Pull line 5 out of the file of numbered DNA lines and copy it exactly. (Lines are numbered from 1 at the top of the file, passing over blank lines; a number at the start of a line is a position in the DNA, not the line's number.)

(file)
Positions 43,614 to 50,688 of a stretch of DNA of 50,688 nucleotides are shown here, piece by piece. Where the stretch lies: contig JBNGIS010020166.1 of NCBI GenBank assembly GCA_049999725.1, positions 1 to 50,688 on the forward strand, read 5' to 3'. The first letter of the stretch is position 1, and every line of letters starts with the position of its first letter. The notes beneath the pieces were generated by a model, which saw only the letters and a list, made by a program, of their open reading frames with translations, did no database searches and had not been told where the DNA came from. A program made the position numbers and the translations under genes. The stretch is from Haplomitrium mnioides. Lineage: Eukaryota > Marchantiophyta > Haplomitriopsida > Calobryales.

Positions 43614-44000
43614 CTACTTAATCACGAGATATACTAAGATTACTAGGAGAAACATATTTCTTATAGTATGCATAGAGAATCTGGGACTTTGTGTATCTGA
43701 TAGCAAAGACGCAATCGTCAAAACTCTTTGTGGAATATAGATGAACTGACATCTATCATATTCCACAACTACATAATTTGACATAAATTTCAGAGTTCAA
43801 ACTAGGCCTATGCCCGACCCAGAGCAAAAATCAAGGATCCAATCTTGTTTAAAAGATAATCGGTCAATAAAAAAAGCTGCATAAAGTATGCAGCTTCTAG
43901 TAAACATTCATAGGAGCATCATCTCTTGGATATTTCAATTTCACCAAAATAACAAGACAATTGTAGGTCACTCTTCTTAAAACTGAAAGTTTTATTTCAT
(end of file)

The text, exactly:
43801 ACTAGGCCTATGCCCGACCCAGAGCAAAAATCAAGGATCCAATCTTGTTTAAAAGATAATCGGTCAATAAAAAAAGCTGCATAAAGTATGCAGCTTCTAG